It's the kind of movie that's rarely attempted these days--largely (and wonderfully) plotless, but more of a character study, and a look at a man who is alternately boorishly unbearable and extremely sweet. It's a film that owes much to the work of Cassavetes, and really, there are not too many of those being made (very few out there are even TRYING to imitate this master). Even though it centers in on David Stanton, an alcoholic salesman who's finding his home life being scattered by his own shortcomings, and his job being usurped by technology, it's a piece that has many fine roles for females in its orbit (really, there's a surplus of superlative actresses here), yet it mostly reminds one of Cassavetes' works, which more often than not centered in on the slipping away of male energy brought about by the pitiless passage of time. Sometimes hilarious, sometimes dour, and adorned with a memorably diverse score by Yoko Miwa, Travis' movie is the work of a journeyman character actor who, in searching for a more meaty middle-aged role, has forgone waiting for someone else to write it and instead scribes and spearheads it for himself. There are occasional directorial hiccups, but there are more notable flares of untamed brilliance (it's a movie that allows its many actors to show off their varied talents, whether they be playing music or various physical arts), and this makes the movie, in unexpected ways, a thrilling talent show. Many filmmakers have set out on this sort of path and failed. Greg Travis, however, has largely succeeded in providing inspiration for those who want to tell their own story, as well as to those who want to hear their own story told. MIDLIFE is currently available on various pay-per-view outlets, so check it out!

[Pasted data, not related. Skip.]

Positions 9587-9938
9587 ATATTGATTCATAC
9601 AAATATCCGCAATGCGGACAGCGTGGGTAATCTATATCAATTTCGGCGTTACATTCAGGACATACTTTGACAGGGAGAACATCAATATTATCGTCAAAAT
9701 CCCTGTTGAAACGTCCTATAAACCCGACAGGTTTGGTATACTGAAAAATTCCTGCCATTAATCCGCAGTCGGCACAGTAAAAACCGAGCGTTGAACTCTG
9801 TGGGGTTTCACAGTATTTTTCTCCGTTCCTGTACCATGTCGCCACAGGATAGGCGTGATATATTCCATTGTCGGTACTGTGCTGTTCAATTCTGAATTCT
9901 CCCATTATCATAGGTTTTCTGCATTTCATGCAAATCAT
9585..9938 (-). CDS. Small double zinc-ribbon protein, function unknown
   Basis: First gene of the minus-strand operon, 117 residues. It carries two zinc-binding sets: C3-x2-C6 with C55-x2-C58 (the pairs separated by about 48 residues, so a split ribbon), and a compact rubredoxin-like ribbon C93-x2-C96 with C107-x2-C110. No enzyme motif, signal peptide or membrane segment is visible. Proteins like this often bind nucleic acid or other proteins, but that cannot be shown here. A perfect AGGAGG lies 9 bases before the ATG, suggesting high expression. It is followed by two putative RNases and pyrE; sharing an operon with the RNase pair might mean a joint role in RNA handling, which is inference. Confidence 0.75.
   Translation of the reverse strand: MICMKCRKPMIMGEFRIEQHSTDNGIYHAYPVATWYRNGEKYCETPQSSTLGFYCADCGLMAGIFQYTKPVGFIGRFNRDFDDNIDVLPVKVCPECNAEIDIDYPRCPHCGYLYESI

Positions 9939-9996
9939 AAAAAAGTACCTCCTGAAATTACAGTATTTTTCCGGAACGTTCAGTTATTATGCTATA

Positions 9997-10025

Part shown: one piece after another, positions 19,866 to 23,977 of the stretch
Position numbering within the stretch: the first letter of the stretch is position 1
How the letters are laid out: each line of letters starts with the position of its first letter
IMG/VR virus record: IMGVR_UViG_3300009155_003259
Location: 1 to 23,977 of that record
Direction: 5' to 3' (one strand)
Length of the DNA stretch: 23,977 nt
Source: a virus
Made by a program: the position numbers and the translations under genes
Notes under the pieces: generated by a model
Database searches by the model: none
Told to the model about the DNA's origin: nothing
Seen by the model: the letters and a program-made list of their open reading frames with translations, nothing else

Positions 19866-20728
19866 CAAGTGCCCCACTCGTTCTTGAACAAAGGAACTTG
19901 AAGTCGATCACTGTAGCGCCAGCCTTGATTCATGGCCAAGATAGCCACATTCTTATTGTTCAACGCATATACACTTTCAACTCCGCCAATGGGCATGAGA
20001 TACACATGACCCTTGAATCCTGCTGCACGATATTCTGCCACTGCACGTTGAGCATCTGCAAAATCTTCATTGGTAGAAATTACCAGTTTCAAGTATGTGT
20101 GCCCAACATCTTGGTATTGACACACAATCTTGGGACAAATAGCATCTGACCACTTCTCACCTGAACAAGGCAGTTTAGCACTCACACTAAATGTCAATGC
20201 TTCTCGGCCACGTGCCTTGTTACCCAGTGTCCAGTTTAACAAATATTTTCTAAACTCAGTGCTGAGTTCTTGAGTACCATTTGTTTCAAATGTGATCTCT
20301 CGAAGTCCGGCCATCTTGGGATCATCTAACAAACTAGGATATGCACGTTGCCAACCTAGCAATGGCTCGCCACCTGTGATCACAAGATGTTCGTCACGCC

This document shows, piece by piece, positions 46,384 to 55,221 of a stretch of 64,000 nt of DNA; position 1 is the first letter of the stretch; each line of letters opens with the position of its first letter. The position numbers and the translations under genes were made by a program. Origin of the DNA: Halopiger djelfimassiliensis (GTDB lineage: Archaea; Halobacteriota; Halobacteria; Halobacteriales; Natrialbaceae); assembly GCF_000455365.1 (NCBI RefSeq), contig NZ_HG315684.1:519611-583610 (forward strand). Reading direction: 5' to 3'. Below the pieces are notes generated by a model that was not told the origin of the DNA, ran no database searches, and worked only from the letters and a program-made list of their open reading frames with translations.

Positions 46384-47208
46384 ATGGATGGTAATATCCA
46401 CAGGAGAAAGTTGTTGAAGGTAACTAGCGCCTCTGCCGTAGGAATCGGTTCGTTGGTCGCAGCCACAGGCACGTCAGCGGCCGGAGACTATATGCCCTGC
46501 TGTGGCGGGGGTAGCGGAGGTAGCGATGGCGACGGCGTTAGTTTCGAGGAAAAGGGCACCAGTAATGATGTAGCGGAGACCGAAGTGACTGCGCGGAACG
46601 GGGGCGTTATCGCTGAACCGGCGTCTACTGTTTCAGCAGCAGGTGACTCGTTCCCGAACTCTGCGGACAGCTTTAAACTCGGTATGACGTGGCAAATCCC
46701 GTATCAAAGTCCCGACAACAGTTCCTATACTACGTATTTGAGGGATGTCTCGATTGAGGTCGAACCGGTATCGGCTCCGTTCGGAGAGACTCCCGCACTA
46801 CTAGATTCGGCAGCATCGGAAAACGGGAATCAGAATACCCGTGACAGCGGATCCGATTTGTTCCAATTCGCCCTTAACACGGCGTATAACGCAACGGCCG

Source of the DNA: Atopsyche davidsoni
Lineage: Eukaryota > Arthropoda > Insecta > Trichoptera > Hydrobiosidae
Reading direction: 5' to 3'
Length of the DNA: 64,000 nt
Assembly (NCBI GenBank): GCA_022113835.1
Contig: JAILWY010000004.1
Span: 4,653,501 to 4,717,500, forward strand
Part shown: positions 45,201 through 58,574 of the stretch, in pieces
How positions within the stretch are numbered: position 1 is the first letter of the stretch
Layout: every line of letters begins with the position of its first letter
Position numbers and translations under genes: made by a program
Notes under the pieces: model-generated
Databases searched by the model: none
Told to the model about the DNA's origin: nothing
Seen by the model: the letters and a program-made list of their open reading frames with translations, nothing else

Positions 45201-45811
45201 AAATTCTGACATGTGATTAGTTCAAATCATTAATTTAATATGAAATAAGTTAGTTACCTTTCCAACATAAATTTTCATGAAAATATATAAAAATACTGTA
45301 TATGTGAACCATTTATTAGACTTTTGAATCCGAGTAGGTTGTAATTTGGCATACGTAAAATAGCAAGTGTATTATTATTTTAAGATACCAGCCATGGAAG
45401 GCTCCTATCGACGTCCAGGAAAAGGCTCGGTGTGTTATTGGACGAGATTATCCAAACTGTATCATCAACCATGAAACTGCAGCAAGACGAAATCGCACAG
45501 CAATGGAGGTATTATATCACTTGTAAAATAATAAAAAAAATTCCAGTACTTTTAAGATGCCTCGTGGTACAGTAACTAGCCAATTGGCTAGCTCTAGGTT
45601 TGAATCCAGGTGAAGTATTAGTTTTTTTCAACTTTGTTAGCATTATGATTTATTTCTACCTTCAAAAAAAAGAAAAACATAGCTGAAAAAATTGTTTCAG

Dean Treadway, Movie Geeks Unlimited

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